Shares of Wayfair (NYSE:W) slipped today even though there was no news out on the e-commerce home furnishings specialist. Instead, the driving force behind the sell-off was a broader rotation in the market as investors sold out of pandemic winners like e-commerce stocks, and bought recovery plays like airlines.
Wayfair stock closed the day down 8.7%, while the tech-heavy Nasdaq gave up 2.5% and the Dow Jones Industrial Average finished the day slightly higher, showing the rotation from tech stocks to recovery stocks.
Investors seem to be anticipating that the pandemic may end earlier than some projections indicate as virus cases have plummeted over the last month in the U.S., and vaccines are being effectively deployed in the U.S. and other countries. A study in Israel showed that the Pfizer-BioNTech vaccine was 89% effective at stopping transmission of the virus, giving additional reasons to be optimistic about the recovery.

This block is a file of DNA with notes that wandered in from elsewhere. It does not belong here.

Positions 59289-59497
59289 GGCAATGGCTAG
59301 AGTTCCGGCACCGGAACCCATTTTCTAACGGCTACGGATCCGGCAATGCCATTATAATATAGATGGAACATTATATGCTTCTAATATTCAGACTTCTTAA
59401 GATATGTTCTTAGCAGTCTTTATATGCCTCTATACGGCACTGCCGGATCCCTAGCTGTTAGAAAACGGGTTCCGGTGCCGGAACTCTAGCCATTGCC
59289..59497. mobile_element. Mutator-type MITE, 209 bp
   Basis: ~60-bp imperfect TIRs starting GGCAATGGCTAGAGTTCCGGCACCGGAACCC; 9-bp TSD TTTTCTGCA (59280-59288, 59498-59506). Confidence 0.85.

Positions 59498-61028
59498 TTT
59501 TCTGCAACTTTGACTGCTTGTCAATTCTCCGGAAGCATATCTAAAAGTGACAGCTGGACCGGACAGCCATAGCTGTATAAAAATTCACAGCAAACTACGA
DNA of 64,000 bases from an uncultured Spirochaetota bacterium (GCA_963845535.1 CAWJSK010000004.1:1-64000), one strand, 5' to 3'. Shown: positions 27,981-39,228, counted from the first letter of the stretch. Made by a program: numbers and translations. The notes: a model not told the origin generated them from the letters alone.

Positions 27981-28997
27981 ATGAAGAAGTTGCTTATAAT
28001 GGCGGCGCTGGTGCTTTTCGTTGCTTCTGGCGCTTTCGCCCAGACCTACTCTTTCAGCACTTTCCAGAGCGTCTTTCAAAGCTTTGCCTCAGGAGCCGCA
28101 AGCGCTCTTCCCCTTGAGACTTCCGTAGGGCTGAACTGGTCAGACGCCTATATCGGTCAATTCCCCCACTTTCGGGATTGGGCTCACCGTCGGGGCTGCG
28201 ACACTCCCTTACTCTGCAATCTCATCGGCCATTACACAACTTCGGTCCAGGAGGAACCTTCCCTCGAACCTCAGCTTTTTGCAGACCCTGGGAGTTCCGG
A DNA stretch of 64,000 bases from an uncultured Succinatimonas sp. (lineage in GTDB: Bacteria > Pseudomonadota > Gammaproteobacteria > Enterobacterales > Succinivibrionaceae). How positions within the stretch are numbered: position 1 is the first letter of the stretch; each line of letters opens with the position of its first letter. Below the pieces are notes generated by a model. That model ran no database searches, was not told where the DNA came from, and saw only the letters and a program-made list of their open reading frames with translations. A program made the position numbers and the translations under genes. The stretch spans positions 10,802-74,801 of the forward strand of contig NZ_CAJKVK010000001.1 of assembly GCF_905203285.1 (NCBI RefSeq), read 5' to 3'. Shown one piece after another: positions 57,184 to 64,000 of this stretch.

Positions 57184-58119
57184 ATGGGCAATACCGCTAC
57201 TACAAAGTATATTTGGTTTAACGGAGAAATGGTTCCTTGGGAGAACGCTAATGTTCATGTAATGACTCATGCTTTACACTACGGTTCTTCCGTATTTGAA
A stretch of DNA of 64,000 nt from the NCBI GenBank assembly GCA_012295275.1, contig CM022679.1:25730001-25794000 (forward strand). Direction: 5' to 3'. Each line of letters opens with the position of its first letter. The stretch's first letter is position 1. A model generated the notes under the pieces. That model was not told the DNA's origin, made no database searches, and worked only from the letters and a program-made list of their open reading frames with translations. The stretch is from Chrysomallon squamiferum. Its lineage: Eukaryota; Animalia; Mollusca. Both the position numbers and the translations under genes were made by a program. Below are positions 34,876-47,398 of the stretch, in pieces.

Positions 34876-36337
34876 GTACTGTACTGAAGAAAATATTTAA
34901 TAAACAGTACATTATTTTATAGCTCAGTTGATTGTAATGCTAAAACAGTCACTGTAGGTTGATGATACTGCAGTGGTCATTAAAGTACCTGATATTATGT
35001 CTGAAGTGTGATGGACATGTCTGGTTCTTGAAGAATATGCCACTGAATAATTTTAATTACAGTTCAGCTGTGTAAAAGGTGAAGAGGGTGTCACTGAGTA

Also today, bond yields rose as the benchmark 10-year Treasury note finished at a one-year high of 1.37%, a sign investors expect the recovery to drive up inflation, which is leading investors to rotate out of growth stocks in favor of recovery plays, blue-chip stocks, and bonds.
Wayfair is set to report earnings on Thursday, and investors may also be realizing that the company's run of blowout earnings reports will soon be coming to an end. As a seller of home goods through e-commerce, Wayfair benefited from two major tailwinds during the pandemic: demand for home goods and shoppers shifting to the online channel, but that trend will end as the pandemic fades.
Investors are expecting another blowout quarter from Wayfair, seeing revenue up 47.5% to $3.74 billion and earnings per share of $0.82 a share compared to a loss of $2.80 in the quarter a year ago.
However, all eyes will be on the company's outlook for 2021 as that will affect the stock more than the fourth-quarter results. Whatever the company's guidance for the year is, expectations for the pandemic's end will also weigh on the stock as consumer spending is likely to shift to services like restaurants and travel once it's safe.